It's hard enough to teach kids how to use a computer because they are kids, but just try to do it without a computer. That was the task undertaken by Richard Appiah Akoto in Ghana, and his innovative (and labor-intensive) solution was to draw the computer or the application on the blackboard with a lot of details. His hard work has become viral and now Microsoft stepped in to help .
Akoto teaches at the Betenase High School of the Municipal Assembly in the small town of Sekyedomase. He had posted photos of his magnum opus, a superb rendition of a full window Microsoft Word, on Facebook. "I love students, so I have to do what will make them understand that I'm a teacher," he writes. He looks harassed in the last frame of the sequence.
The message exploded (9.3K reactions at this point), and Microsoft, which for years was rather quietly promoting early access to computer and engineering education , took note. He was right before the company 's Education Exchange in Singapore, and they took him by plane.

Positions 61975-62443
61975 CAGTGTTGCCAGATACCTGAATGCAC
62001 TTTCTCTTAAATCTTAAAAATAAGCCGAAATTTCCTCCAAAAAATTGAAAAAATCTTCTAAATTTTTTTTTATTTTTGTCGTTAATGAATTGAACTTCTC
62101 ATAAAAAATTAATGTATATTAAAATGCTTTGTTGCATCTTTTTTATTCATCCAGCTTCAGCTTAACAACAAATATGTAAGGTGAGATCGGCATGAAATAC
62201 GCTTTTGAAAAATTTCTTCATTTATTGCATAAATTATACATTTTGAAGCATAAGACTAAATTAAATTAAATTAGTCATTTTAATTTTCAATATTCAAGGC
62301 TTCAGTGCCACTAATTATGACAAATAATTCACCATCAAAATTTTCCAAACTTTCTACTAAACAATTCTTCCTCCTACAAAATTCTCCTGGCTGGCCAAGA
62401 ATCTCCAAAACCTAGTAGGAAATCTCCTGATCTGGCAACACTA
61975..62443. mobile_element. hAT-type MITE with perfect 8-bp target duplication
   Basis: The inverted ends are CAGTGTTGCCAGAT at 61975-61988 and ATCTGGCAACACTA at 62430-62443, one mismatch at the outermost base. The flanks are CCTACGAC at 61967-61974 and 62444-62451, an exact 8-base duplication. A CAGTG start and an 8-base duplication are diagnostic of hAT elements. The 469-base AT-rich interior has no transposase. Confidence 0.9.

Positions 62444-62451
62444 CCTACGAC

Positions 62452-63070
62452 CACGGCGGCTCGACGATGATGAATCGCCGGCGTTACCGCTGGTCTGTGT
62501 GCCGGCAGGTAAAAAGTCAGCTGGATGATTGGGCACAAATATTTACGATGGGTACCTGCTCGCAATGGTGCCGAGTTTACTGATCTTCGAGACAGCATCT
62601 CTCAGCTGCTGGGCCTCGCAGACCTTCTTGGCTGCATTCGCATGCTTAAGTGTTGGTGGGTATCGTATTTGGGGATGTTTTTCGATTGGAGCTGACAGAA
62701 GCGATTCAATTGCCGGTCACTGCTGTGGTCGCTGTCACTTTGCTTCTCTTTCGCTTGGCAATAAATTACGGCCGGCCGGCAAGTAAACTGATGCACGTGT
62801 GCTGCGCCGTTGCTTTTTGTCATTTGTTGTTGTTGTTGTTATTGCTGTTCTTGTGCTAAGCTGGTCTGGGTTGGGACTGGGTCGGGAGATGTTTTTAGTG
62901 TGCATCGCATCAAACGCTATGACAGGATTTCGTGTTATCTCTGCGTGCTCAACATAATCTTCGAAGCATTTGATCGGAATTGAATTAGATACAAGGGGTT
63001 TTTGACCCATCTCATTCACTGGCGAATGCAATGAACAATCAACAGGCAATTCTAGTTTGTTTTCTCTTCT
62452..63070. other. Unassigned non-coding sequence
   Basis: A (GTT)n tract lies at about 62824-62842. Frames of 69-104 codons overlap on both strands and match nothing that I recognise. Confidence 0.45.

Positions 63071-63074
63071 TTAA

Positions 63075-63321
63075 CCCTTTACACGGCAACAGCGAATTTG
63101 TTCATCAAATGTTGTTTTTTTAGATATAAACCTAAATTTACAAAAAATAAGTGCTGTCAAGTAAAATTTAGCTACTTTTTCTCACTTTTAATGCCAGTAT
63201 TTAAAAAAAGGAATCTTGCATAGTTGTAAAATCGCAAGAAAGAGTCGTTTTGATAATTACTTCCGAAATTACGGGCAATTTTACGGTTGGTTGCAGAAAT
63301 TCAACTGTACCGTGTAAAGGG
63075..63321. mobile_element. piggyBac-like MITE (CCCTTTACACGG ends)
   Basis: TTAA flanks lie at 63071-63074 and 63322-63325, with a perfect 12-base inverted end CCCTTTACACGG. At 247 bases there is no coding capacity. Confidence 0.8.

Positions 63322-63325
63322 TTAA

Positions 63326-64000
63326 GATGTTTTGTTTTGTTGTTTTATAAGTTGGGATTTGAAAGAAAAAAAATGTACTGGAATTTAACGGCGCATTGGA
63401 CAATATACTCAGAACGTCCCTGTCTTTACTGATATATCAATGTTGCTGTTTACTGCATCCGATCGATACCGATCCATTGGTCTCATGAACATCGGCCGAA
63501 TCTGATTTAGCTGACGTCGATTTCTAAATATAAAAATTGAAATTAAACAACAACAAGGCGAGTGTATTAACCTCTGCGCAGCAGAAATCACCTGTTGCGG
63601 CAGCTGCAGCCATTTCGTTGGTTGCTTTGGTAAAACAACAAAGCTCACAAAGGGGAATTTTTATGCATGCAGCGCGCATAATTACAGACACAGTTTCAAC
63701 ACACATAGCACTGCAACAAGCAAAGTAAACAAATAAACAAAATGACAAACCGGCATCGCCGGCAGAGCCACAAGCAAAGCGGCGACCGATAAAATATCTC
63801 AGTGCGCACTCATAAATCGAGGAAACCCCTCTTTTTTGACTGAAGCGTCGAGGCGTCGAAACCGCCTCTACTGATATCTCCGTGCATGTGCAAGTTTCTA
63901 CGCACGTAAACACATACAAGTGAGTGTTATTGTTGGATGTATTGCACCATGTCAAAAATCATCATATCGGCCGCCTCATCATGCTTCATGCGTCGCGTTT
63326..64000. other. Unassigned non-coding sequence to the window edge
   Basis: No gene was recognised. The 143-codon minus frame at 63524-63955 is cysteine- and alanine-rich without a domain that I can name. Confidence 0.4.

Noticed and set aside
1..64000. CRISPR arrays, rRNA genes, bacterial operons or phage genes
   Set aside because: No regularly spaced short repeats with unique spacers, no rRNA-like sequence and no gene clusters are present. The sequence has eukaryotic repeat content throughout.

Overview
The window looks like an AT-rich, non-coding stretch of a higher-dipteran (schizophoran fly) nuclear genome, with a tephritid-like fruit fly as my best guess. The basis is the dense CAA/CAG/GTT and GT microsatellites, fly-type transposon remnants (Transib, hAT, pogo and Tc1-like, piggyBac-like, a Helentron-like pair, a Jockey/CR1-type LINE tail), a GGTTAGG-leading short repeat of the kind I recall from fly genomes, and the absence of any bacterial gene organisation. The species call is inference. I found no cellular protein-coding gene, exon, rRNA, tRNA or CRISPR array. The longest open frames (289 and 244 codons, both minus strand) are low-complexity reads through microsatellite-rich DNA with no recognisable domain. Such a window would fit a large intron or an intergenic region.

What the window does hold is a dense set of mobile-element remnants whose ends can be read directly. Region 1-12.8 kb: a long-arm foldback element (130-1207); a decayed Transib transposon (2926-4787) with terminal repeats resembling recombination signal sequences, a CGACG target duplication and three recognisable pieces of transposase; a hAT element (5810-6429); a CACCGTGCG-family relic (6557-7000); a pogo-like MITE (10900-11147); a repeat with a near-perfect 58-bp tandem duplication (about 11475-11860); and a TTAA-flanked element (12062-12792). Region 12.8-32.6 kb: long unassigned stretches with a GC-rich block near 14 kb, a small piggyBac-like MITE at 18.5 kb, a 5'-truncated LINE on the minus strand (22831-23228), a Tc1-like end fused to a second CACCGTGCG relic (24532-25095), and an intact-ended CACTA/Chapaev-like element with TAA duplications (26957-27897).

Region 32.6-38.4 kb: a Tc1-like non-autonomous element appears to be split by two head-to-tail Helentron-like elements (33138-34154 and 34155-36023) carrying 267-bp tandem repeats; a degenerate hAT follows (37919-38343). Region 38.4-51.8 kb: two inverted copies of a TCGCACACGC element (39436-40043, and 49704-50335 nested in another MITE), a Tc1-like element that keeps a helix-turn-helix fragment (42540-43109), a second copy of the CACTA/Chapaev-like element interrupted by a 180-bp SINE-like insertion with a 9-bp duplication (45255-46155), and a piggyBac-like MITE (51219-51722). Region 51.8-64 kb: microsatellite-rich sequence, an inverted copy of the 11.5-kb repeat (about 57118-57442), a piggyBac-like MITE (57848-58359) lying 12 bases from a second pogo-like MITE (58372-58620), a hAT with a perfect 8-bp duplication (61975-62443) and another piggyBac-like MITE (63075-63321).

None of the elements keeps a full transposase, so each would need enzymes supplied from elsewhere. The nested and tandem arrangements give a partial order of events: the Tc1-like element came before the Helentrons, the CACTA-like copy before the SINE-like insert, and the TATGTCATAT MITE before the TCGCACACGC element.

This was the first time that Akoto was outside of Ghana, and at the conference, a gathering of education leaders from around the world, he described his dilemma Too common: The only computers available – one owned by the school and Akoto laptop staff – were broken.
"I wanted to teach them how to run Microsoft Word, but I did not have a computer to show them," he said in an interview with Microsoft at the time. "I had to do my best. So I decided to draw what the screen looks like on the board with chalk. "
"I have done it every time the lesson that I teach requires," he continued. "I drew monitors, system units, keyboards, a mouse, a formatting toolbar, a drawing toolbar, etc. The students were instructed to do the following: agree with that, they are used to doing everything on the board for them. "
Pursuing a method so difficult instead of giving up in such circumstances is more than admirable, and children are certainly better off having a teacher dedicated to his class and his subject. A little bit of computer can make all the difference.
"They have knowledge of computers, but they do not know how to make them work," Akoto said. Microsoft has therefore offered to provide "hardware and software support" to the school (I asked for details, although they may depend on the school's needs), and Akoto will have the opportunity to go through the Microsoft Educator Certification Program benefits).
Obviously, if this school has this problem, others are too, and could use similar support. And as Akoto himself pointed out eloquently to NPR when his post became viral, "they lack more than equipment."
But at least in this case, there are a few hundred students who are going to have an opportunity that they did not have before. It's a start.